A couple of other things caught my eye this week. One was this chart from David Wilson at Bloomberg (with a hat tip to Morgan Stanley). It shows the separation in market gains from earnings growth, which is not positive for stocks.
A few observations:
- The blue line plots the S&P 500 Index. The white line plots U.S. after-tax corporate profits.
- Over time, companies grow their earnings and investors benefit from that growth. After all, we are investing in future growth.
- However, sometimes the markets price gains get too far ahead of earnings growth and sometimes earnings growth is ahead of price.
- It is best to buy when prices are undervalued (price below earnings growth) – refer to the line in 2002 and 2009-2012.
- It is best to harvest gains when prices are overvalued (price way above earnings growth), such as we saw in 2000.
- U.S. after-tax corporate profits have been flat since 2010, peaked in 2014 and look to be trending lower. Looking at the blue price line relative to the white profits line on the far right-hand side of the chart. Looks a lot like 1999.
And how might supply chain shocks impact corporate profits? It looks like this…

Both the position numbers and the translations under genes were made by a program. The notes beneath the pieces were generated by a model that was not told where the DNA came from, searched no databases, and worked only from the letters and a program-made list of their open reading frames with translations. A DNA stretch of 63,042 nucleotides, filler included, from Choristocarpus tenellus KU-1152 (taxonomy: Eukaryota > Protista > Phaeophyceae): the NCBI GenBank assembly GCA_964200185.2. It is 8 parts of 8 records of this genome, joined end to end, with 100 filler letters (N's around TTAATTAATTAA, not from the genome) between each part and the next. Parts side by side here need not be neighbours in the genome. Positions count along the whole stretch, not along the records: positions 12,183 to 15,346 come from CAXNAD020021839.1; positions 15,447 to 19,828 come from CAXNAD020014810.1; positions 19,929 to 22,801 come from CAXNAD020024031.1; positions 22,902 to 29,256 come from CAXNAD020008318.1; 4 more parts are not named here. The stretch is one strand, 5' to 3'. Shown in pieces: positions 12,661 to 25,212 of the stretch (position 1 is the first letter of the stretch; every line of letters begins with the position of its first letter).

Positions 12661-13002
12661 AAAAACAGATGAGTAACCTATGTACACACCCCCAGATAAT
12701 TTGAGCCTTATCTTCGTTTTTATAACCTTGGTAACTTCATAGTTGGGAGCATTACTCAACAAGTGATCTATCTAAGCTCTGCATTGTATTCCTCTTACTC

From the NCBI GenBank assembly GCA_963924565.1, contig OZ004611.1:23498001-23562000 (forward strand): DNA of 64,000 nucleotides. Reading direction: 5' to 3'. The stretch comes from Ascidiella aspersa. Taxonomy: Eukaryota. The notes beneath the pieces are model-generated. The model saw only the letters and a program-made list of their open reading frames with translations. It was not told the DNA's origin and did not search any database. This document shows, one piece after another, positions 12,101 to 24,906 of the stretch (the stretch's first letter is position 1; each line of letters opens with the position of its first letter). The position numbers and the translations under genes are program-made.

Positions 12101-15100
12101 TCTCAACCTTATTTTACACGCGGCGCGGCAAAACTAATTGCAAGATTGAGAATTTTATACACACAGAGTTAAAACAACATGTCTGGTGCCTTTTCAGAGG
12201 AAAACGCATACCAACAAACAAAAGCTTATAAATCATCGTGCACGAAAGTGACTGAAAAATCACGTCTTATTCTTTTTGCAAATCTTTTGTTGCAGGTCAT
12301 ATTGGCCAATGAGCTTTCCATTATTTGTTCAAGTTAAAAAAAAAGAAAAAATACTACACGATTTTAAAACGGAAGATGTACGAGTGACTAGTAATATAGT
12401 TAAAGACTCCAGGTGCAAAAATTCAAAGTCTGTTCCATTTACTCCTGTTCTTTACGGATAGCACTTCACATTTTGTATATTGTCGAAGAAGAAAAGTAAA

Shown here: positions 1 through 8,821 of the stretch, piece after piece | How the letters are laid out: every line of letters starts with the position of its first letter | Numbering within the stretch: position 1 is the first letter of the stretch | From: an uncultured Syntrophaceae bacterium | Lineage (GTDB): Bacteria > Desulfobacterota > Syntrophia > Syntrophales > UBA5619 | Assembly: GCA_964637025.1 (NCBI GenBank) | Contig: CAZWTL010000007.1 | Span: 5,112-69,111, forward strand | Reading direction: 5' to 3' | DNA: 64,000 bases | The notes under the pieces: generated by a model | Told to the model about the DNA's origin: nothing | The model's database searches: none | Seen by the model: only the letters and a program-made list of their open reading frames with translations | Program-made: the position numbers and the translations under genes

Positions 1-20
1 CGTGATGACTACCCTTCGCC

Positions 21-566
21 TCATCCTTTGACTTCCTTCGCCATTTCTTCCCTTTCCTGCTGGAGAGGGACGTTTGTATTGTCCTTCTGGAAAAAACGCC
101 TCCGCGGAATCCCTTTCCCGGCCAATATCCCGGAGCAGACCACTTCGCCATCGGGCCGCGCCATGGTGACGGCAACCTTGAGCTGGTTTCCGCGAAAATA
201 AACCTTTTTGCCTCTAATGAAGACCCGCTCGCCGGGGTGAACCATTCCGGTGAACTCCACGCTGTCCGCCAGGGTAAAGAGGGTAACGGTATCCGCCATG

Interesting times. More on valuations, the Fed and MMT in coming letters. Buckle up – the next 10 years will look nothing like the last 10 years.
Grab a coffee and find your favorite chair. This week’s letter is short. You’ll find the link to the latest Trade Signals post and while some early warning signs are present (and I share a few below), buy signals remain across the various equity markets, gold and bond market indicators. Even high yield moved back into an uptrend buy signal a little more than a week ago. Point is, HY is not yet signaling recession. That’s good news.
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Included in this week’s On My Radar:
- Trade Signals – Look at Gold Go
- Personal Note – End of Summer
Trade Signals – Look at Gold Go
August 28, 2019
S&P 500 Index — 2,861
Notable this week: